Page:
Thursday, April 26, 2007

Button Button?

Button, button, who's got the button? Remember that simple game when we were kids?( I know, probably dating myself!) It was so simple...someone would have a button between their hands and would go around the group and pretend to pass it to each person...and one person would get it dropped into their hands. Then one person had to guess who had it. Of course as kids it was easy to spot the winner, they had smiles all over their faces!

Well, these buttons pictured are great fun also. They are made from Tagua nuts and are part of a successful rainforest preservation initiative in Equador which Earthues has been proud to support. Through a collective the nuts are gathered and fashioned into vegetable ivory buttons, the monies raised helping local villages in that region.

I have tinted the buttons with various Earthues extracts and they make a wonderful finish to your own projects! I will have them posted on the store in a few weeks or be sure to visit me at my booths this year where I will have them for sale.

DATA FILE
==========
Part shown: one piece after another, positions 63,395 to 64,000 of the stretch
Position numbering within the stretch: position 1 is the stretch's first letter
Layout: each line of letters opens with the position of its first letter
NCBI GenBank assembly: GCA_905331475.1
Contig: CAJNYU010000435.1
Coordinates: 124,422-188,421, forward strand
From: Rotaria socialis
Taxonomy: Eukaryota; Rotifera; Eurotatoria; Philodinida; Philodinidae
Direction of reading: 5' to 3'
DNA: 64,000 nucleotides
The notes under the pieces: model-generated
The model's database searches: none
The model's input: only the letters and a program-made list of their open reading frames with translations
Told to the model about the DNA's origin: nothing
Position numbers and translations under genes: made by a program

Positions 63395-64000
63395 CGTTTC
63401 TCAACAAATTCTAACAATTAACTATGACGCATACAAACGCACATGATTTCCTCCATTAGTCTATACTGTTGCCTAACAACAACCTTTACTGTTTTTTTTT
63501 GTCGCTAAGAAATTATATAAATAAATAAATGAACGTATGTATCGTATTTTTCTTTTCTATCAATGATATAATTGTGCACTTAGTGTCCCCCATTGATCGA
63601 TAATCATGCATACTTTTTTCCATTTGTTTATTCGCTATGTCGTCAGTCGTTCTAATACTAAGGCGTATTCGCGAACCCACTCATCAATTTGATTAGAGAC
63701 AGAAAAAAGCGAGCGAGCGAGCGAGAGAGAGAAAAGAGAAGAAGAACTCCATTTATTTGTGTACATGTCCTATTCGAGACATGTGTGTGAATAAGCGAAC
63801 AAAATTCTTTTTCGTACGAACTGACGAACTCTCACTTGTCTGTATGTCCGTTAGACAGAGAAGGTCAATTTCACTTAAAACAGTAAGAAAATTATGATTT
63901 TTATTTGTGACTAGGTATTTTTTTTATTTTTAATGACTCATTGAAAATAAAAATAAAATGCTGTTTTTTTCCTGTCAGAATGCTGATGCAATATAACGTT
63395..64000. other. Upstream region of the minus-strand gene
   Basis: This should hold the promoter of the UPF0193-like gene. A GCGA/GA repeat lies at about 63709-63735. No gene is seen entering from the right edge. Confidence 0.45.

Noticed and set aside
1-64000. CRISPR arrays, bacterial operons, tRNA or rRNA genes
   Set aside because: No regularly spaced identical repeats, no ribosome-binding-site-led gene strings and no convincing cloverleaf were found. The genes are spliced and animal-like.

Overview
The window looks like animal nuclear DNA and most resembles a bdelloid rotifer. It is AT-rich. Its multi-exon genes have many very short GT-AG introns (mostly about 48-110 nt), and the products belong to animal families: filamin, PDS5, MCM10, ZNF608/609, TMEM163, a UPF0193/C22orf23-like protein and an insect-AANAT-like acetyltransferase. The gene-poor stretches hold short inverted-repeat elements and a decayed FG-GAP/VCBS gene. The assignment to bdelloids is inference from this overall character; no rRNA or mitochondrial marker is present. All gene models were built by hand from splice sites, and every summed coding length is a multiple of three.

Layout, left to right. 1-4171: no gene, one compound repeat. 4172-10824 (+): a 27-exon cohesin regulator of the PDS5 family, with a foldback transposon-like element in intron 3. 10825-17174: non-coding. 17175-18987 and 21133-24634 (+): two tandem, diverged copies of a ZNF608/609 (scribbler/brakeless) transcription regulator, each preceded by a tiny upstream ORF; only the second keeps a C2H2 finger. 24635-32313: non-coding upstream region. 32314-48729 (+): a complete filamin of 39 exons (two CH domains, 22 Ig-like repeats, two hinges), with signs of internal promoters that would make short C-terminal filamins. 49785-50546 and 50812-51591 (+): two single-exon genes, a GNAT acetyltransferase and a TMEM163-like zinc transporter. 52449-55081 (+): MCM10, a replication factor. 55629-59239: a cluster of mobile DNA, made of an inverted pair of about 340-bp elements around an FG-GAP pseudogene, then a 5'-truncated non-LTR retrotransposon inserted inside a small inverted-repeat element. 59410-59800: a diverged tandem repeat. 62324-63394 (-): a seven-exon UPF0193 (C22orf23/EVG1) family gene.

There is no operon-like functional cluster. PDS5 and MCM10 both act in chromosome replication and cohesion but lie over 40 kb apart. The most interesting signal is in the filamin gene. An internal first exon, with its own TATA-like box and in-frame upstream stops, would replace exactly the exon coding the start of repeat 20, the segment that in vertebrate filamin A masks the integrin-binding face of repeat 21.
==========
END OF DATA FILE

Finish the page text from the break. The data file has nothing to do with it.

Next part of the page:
Sunday, April 22, 2007

True devotion

Here, in the center of the picture, is Memphis with last year's lamb, Charlotte, each with their head on the other's back, just snoozing. What is as touching is Savannah, Memphis' lamb from '03 just behind and to the right watching over them both. Memphis is the only ewe we have who sleeps with her offspring this way, even after they are full grown.

Thursday, April 19, 2007

Here comes the sun!